Will The Family Court Order My Opponent To Pay My Legal Costs?
In private family proceedings it is usual for each party to pay their own legal costs. Private family proceedings are disputes between two individuals, usually divorcing spouses or separating parents. Specialists in private family law cases therefore consider carefully how to ensure that steps taken in pursuance of their client’s case are proportionate. This applies particularly in financial remedies cases, where the legal costs can be comparable to the value of the assets in the case. Adopting a cost-proportionate approach to proceedings requires expert family law advice.
What is the starting point?
In both private children and financial remedies proceedings there is generally a starting point that parties pay their own legal costs. However, there are some types of proceedings to which this starting point does not apply. In these cases, the court has a ‘clean sheet’ to decide how payment of costs should be divided between the parties. In such cases the starting point is that costs will ‘follow the event’, which means that they will be paid by the unsuccessful party.
Applications to which the general starting point does not apply include:
- Applications for a non-molestation order or an occupation order
- Contested divorce cases (cases where one party opposes the other’s petition for a divorce)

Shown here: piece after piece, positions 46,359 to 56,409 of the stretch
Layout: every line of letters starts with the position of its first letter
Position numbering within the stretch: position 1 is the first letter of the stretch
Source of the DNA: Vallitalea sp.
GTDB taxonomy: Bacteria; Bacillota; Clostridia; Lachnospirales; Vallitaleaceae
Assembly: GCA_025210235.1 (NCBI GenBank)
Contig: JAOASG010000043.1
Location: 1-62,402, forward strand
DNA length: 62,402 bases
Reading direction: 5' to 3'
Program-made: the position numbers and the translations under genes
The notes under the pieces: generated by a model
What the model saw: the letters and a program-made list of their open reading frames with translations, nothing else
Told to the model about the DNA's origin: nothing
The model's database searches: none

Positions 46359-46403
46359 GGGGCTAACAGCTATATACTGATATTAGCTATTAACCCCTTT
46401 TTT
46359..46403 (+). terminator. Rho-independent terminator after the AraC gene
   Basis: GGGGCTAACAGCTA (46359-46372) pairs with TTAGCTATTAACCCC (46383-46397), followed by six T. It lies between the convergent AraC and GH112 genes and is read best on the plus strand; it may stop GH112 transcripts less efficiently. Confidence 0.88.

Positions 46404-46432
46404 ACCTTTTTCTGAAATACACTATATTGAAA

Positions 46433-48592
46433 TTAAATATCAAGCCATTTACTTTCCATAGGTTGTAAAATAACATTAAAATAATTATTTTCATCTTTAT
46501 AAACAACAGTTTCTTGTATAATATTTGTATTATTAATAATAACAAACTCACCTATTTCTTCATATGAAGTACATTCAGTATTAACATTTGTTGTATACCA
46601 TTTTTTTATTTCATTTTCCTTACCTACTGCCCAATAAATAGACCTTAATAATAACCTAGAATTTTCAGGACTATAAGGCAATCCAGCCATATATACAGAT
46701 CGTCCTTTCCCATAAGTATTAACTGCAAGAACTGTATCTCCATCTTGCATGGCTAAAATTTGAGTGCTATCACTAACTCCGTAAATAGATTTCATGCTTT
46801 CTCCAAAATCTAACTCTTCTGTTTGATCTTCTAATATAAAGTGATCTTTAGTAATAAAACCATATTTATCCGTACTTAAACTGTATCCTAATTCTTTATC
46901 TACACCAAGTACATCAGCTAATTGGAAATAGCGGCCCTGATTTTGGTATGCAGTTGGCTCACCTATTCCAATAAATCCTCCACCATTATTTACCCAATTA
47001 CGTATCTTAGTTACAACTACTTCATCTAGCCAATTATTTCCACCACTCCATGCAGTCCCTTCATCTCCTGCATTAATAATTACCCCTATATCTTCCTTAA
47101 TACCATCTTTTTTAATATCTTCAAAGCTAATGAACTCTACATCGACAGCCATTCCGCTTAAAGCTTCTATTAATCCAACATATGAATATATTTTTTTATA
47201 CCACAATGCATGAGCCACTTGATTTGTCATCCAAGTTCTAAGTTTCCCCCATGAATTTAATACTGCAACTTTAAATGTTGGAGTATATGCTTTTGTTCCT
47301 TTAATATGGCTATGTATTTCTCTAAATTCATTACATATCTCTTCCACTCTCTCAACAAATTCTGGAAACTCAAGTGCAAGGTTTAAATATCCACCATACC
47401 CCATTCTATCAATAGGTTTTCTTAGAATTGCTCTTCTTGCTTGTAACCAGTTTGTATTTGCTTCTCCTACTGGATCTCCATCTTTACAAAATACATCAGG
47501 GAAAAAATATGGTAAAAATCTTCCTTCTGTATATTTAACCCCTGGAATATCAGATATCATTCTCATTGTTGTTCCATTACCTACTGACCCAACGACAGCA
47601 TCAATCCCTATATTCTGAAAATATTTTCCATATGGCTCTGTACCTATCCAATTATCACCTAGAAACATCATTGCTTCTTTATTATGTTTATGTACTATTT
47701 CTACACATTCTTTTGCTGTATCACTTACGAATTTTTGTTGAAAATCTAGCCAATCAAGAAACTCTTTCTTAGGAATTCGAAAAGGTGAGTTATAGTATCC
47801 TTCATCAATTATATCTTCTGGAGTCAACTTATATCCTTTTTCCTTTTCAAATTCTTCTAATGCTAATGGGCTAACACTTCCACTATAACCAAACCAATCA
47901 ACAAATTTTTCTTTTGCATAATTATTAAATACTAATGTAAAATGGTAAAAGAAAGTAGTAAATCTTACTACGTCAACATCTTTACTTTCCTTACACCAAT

- Applications for interim maintenance (applications for financial payments in advance of the conclusion of financial remedy proceedings)
When will the court make a costs order?
The family court is generally slow to make an order that one party pays the other party’s costs. The court may however, depart from the general rule where a party’s litigation conduct has been poor. This does not necessarily just mean that they have behaved poorly, but that this behaviour relates to the litigation rather than the relationship in general. For example, relevant behaviour would include failing to comply with applicable rules or court orders. It would also include maintaining a highly unreasonable position. Usually, non-compliance would need to be substantial and repeated to result in an order that one party pay the other’s costs as a result.
A common scenario is where a hearing is ineffective due to one party’s non-compliance with a Court Order. In this situation it may be appropriate for that party to pay the costs of the other party’s preparation for and attendance at that hearing. The party seeking their costs to be paid by the other party should send a statement of the costs they have incurred to the court and to the other party in advance of the hearing.
While it is still the exception rather than the rule, the court has become increasingly willing to make costs orders in financial remedy proceedings. This is aimed at discouraging disproportionate costs which diminish the assets available for distribution. However, the court remains more reluctant to make costs orders in child arrangements cases.
Find out more about the family court legal system: The Family Court | Courts and Tribunals Judiciary
Specialist legal advice is crucial to understanding the likelihood of a costs order in your case.
Here to Help
Please note the contents of this article are given for information only and must not be relied upon. Legal advice should always be sought in relation to specific circumstances.